As the dust settles on the 6th instalment of the Futurescape trade show, it is worth taking a minute to recognise and appreciate the positive effect that both the show, and in general the ProLandscaper magazine and associated publications have had on our industry.
It has been 10 years since the first edition of ProLandscaper magazine was published and it has been an upwards trajectory ever since. The team at Eljays44 have helped to lift the profile of the industry we know and love, and given the landscaping industry the voice that it fully deserves.
This year’s instalment at the increasingly more congested Sandown park racecourse venue saw another great line-up of guest speakers covering business topics from industry big hitters like Ken White from Frosts Landscapes to more technical seminars from the likes of Green Blue Urban and Tim O’Hare Associates. These educational forums break up the monotony of stand surfing and allow new members of our Bourne Amenity sales team to gather invaluable insights from seasoned industry campaigners like Mark Gregory and David Dodd. The 30 under 30 competition is also a great way to encourage and celebrate emerging talent within the industry, which is desperately needed within the sector.
The strength of shows such as this is that they focus on innovation and education rather than being purely business driven and although we have had a stand since the show inception, it is a great opportunity to meet and share a coffee with friends and foes from within the industry. Although we operate in a ferociously competitive trading environment, the Futurescape concept allows for, and is at the time of year where, we can take stock of the year’s successes and look at ways to build and drive innovation moving toward next year. The single day, winter format is perfect for a quick snapshot of the marketplace and if this year is anything to go by, then the landscaping sector has never been more buoyant.
We welcome the input from the team at Eljays44 and are proud to support all of their new initiatives. We have recently been announced as the headline sponsor for their inaugural Podium Awards in March of 2019. We see ourselves as innovators within our own specialist field, and the exposure that comes from the shows, seminars and workshops provided by organisations such as BALI and Eljays44 has undoubtedly helped the industry move with the times, and respond to the challenging trading environment and a greater desire for innovation and excellence.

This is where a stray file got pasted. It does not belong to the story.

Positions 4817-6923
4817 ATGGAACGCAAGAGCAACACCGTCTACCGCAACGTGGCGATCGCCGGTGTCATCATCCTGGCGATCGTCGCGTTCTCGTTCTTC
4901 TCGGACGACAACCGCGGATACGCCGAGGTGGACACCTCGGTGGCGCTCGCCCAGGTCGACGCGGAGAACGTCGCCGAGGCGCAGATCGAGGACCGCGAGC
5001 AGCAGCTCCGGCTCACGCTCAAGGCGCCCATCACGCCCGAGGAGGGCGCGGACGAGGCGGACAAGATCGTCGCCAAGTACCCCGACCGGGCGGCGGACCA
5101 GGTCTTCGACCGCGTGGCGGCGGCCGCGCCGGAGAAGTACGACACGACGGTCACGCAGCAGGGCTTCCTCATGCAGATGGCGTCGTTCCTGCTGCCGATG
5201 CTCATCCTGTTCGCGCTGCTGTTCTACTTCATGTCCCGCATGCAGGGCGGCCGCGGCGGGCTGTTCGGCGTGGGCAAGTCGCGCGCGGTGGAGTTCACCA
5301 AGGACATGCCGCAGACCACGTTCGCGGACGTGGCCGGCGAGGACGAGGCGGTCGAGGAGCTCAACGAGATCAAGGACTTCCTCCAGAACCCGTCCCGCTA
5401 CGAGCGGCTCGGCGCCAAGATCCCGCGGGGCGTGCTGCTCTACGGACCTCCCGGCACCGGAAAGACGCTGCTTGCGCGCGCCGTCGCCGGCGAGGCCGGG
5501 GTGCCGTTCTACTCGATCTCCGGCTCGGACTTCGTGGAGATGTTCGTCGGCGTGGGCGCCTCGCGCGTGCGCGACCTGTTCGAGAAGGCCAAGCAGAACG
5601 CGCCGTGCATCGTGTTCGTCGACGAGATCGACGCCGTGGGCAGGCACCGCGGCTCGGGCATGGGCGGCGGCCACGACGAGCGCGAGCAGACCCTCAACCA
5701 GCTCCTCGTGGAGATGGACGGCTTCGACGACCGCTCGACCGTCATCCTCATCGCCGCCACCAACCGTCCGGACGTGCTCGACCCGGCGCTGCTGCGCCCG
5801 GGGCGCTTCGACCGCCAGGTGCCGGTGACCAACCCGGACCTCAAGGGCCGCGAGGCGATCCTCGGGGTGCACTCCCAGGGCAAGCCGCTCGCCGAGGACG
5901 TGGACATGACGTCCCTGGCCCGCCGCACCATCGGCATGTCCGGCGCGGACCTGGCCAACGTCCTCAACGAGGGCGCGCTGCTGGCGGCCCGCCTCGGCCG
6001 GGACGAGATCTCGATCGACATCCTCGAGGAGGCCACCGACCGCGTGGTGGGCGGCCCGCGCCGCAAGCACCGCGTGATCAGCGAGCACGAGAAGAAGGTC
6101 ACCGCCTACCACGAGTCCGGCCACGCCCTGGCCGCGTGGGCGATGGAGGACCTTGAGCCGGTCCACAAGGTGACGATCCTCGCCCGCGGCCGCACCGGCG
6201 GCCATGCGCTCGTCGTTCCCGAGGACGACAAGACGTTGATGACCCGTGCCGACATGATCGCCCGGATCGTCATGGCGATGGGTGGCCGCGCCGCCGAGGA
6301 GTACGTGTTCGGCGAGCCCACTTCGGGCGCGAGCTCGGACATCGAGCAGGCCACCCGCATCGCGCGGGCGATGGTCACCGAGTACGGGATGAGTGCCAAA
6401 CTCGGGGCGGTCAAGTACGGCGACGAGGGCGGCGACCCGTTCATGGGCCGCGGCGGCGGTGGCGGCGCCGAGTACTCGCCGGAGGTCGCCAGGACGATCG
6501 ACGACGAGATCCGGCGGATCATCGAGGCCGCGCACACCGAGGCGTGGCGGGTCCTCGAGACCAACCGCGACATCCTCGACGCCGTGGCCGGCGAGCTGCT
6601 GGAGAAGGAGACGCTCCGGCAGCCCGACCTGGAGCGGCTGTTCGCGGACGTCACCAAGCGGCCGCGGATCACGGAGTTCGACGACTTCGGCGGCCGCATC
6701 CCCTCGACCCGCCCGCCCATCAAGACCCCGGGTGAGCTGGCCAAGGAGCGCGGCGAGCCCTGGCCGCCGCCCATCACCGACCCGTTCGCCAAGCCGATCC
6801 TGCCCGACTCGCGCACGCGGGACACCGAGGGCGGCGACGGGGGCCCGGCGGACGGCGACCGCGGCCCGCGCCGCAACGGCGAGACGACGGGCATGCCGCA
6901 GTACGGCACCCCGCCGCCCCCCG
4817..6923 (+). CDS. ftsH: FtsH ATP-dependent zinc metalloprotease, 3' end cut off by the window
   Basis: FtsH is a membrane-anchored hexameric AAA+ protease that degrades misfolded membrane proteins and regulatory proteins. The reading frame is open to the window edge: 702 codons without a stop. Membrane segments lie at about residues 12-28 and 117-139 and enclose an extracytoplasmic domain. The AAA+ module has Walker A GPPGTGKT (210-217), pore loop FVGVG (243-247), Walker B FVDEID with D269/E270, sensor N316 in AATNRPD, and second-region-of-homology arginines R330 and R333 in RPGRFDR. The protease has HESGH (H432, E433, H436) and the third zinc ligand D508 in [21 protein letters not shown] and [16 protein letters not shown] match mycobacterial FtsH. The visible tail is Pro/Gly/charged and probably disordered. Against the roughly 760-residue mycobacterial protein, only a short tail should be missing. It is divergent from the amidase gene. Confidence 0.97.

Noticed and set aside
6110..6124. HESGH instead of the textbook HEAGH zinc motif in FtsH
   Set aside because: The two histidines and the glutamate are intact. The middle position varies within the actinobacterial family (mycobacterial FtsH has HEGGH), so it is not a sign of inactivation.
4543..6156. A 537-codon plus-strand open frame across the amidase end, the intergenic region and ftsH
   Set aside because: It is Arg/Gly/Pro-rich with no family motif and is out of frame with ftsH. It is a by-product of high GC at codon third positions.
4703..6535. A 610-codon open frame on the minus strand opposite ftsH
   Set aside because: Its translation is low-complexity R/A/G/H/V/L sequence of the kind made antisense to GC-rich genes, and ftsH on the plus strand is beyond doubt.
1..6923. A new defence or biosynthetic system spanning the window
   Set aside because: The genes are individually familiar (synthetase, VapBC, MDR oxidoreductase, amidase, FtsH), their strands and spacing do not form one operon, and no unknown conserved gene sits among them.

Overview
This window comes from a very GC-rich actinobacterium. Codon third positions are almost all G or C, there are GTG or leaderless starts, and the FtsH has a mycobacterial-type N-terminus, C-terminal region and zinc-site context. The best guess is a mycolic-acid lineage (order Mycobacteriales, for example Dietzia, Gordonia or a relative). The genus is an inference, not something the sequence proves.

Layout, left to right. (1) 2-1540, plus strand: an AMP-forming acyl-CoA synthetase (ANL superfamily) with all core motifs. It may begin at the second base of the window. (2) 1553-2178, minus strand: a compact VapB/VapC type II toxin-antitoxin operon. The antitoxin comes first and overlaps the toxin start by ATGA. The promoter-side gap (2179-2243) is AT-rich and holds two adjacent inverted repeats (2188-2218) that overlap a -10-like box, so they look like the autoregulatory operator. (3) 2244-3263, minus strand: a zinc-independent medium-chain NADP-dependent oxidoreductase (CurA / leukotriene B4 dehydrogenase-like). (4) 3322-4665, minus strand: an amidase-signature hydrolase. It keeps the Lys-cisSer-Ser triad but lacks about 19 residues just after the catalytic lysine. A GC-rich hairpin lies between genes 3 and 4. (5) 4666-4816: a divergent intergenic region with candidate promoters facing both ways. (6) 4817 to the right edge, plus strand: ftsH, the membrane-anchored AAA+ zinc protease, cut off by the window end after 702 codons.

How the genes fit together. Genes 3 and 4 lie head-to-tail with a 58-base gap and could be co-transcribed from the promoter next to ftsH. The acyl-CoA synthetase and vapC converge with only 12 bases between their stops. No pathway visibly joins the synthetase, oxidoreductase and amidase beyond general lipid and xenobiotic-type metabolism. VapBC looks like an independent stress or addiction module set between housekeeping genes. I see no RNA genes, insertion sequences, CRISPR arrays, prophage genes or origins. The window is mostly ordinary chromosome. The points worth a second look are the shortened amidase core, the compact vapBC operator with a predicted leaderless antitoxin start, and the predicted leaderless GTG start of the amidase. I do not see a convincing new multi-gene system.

Overall the show was another resounding success, and the general takeaway feeling was that the industry was in decent shape heading into 2019. There are some startlingly innovative specifications that land on my desk on a weekly basis, from ambitious roof garden schemes to outstanding work in the field of SuDS and other environmentally continuous projects. The mood seems positive given the rising threat or opportunity provided by Brexit, and the team at Eljays44 are certainly doing all they can to promote the hard work and dedication emanating from within the industry.
Bourne Amenity attended the long anticipated Battersea Power Station Development Tour event, perfectly organised by the BALI East Anglia Chairman, Kevin Harden. We show-cased our lightweight substrates to the 50 delegates and fantastic guest speakers, along with the development team from Mace.
In the morning, there were presentations of the overall design philosophy behind the landscaping work from Ben Walker at LDA Design followed by Nick Haddock of Andy Sturgeon Design detailing the thought process of the three separate roof gardens planned for Phase 2 (the power station building itself, with roof garden area totalling well over 8000m²). The designs tie in with the historic cultures of the building and surrounding area, something we’re sure will please the staff at the new Apple European HQ that will be located there.
The Project Development Team from Mace then gave a bigger overview of the whole development project, covering the history of the Power Station and the 42-acre surrounding area, as well as an introduction to the additional phases detailing the new Prospect Park (soon to be the largest play area in Wandsworth), including the very impressive, not to mention huge 2.5 acre roof garden in Phase 3, designed by Frank Gehry and Foster + Partners. The additional details of the of the new £1bn Battersea Power Station Tube Station, which will be connecting with the Nine Elms development, will ensure the development of the iconic Power Station not only attracts the interest of the new buyers, but delivers a new community which is at the core of the development.
After lunch, we were then taken in small groups to walk round the Power Station building site - very interesting!
The facts and figures surrounding the project are, as might be imagined, astoundingly colossal. The original power station usedup to a million tonnes of coal every year, carried in on the Thames in barges to its own jetty. The boilers were then using one and a half million tonnes of water from the river every day. The maximum generating capacity was half a gigawatt, about a fifth of London's total electricity needs. The building is also one of the world's largest brick edifices, containing more than seven million bricks - two million of which are in the process of being replaced as part of the current redevelopment project - which was somewhat of a challenge considering the brick manufactured closed its doors before being brought out of retirement to help revive the Grade II* listed building.